Warning: Technobabble ahead. Proceed at your own risk
The imaginary line drawn from the center of the Earth to the center of the Sun, and projected against the backdrop of the Stars is called the “Ecliptic”, because, when an eclipse occurs, the Moon must be at some point on this line in alignment with the Earth and Sun. The Ecliptic passes through the 12 signs of the zodiac.
The Earth’s equator, when projected against the backdrop of the stars defines the “Celestial Equator.” The Earth’s rotational axis is tilted by about 23½ degrees from the plane of the ecliptic, and, therefore, so is the Celestial Equator.
The plane of the Moon’s orbit is tilted by about 5 degrees from the ecliptic, in contrast to most other moons in our Solar system which (other than captured asteroids and such) orbit within a few degrees of the primary’s equator (cf. Jupiter and Saturn.)
Due to an amazing cosmic coincidence, the angular extent of both the Moon and the Sun, as seen from the surface of the Earth, are almost exactly equal, and about ½ degree. Both may vary a bit, as the orbits of neither the Earth nor the Moon are perfect circles, and as we get closer or farther from the Sun, its apparent diameter grows or shrinks (by a very small amount.) The same with the Moon.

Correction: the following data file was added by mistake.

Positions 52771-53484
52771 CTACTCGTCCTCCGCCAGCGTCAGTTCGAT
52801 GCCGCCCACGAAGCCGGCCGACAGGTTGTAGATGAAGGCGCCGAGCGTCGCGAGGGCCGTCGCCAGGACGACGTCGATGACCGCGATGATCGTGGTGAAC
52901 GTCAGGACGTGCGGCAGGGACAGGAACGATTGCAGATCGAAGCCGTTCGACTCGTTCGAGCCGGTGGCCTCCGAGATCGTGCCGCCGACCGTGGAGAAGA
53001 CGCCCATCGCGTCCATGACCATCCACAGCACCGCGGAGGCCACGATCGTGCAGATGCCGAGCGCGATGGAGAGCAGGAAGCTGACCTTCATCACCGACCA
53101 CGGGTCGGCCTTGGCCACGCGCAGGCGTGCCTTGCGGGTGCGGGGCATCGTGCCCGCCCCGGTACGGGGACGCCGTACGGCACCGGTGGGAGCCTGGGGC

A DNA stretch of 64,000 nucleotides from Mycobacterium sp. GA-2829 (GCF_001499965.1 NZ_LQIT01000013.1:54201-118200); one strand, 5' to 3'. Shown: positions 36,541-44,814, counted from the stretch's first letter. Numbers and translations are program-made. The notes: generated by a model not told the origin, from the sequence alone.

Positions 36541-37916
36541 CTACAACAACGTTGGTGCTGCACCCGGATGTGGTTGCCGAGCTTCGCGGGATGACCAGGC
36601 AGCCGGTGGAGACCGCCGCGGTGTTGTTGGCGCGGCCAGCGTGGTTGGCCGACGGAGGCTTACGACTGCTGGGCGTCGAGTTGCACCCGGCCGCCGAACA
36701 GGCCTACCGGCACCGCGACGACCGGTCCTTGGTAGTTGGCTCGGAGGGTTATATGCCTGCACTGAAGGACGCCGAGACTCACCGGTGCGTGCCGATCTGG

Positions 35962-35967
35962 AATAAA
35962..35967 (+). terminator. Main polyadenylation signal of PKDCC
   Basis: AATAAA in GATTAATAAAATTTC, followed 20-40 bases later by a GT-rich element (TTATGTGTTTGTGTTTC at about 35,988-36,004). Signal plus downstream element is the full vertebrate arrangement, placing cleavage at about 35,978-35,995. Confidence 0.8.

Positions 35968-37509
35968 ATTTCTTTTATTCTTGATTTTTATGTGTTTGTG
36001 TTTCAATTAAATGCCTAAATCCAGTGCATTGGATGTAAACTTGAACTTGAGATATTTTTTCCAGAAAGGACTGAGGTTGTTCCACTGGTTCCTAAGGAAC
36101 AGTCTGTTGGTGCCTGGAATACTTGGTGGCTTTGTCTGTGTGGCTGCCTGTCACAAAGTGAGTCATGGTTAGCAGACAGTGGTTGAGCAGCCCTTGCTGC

As the Earth-Moon system orbits the Sun, occasionally the Moon passes directly between the Earth and Sun, causing a solar eclipse. But, since the center-to-center distance between the Moon and Sun (as viewed from the surface of the Earth) can be as much as ±5 degrees, and each is only ½ degree, more often than not the Moon will pass far “above” or “below” the Sun. Sometimes, when we are nearer than usual to the Sun (making it appear slightly larger) and the Moon is farther than usual (making it appear slightly smaller), when the two are aligned center-to-center, the Moon does not completely block the disk of the Sun, and a thin ring, or “Annulus” (Latin for “ring”) of Sun shows around the silhouette of the Moon. Annular eclipses are slightly more common than total solar eclipses.
At the average distance from the Earth that the Moon orbits, the central, darkest part of the Earth’s shadow (the “Umbra”) is a few degrees wide. Most months, at the time of a full Moon, the Moon is passing well above or below the Earth’s shadow. On average, about twice a year the Moon passes into the shadow, but not always into the central umbra, and at these times there is a “Penumbral” eclipse (pen (from Latin paene, near) + *umbra *(Latin for shadow)).